There’re countless secret corners in Iznate, opening up to curious travellers who’re ready to explore the town’s streets. You’d better wear comfy shoes, then, and bring some water and a hat. Also, you’ll need to be a talkative visitor. The best possible way to get to know Iznate is getting lost in its streets to discover amazing treasures. From many of the streets you can get fleeting views of the vineyards, olive groves, and gardens. The whole town is covered in cobblestones, and corners mark the end of one street and the beginning of the next one –a collection of discontinuous bends and blind alleys. When there seem to be no more bends, a new one emerges out of nowhere. There’re houses with their own patios (which come as a spatial relief to construction-packed streets), and they all feature flower paths, little trees, plants, and pots. The quintessential Iznate is to be found in some of the town’s steep climbs. Local people are friendly and ready to engage in conversation. This makes tours even more exciting. A snapshot: women climbing streets up slowly, laden with their shopping bags, step by step. Most houses have their doors open for draughts to come in and make rooms cooler. Dilapidated manor houses can be seen around as well. The narrow streets cast wise shadows, sheltering travellers against the midday sun. Iznate at your feet, a puzzle of climbing thoroughfares.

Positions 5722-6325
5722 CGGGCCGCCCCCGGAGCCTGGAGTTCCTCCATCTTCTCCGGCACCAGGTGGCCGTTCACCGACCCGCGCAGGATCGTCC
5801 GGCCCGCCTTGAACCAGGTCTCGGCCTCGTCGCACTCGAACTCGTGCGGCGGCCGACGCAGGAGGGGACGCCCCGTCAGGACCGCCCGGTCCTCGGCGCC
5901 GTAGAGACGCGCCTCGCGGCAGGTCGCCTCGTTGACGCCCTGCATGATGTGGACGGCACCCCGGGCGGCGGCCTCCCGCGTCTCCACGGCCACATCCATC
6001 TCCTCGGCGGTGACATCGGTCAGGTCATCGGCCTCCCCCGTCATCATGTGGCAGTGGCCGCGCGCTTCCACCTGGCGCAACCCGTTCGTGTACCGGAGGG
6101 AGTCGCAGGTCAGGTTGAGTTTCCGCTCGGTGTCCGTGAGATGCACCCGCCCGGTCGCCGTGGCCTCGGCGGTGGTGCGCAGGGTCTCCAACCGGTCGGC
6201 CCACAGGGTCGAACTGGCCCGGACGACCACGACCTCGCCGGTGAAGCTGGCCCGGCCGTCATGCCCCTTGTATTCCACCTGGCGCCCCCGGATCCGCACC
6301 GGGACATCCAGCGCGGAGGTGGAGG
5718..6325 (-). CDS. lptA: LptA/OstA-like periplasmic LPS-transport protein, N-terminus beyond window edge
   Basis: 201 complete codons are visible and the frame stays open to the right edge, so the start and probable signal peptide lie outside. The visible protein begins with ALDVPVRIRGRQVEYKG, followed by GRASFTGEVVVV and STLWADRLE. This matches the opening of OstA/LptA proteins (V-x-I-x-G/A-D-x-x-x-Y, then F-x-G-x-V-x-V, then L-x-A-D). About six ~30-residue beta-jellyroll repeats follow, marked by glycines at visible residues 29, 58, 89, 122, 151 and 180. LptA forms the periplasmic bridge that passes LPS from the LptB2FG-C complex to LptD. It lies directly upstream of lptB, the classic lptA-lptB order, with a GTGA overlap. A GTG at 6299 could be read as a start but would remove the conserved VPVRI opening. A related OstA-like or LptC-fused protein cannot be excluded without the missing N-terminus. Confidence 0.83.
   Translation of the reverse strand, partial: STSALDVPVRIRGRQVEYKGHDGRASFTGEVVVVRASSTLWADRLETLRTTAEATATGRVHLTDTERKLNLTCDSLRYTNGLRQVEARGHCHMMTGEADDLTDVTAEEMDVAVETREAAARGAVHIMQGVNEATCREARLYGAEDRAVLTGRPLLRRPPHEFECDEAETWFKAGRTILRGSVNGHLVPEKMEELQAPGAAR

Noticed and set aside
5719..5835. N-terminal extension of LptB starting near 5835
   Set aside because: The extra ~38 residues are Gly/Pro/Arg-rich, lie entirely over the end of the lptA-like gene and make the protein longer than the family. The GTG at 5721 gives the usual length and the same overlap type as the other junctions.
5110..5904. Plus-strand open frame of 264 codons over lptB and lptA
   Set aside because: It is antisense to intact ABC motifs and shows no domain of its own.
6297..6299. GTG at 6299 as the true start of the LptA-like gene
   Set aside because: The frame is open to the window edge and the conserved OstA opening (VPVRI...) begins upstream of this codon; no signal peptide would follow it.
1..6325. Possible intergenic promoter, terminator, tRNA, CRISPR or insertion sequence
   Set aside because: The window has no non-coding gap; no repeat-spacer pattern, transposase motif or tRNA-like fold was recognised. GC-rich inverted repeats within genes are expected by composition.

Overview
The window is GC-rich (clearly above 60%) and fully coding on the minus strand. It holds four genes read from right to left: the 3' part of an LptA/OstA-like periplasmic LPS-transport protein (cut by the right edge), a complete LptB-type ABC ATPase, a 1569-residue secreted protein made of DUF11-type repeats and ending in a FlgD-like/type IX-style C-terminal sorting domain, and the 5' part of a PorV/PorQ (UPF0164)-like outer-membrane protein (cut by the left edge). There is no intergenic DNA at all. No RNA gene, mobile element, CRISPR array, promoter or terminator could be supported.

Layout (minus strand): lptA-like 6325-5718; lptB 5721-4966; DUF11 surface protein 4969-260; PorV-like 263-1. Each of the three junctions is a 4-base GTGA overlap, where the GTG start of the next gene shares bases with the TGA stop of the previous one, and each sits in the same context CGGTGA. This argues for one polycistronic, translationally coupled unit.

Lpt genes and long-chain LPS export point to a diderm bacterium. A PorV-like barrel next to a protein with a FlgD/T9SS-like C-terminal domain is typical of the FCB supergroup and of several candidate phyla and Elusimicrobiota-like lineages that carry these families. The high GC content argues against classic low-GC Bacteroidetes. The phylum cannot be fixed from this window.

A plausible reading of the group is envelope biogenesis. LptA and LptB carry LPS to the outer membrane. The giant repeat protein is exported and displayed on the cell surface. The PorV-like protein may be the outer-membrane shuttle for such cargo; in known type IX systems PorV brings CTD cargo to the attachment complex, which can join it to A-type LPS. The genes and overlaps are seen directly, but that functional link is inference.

Hey, haven’t you brought your coats and scarves?”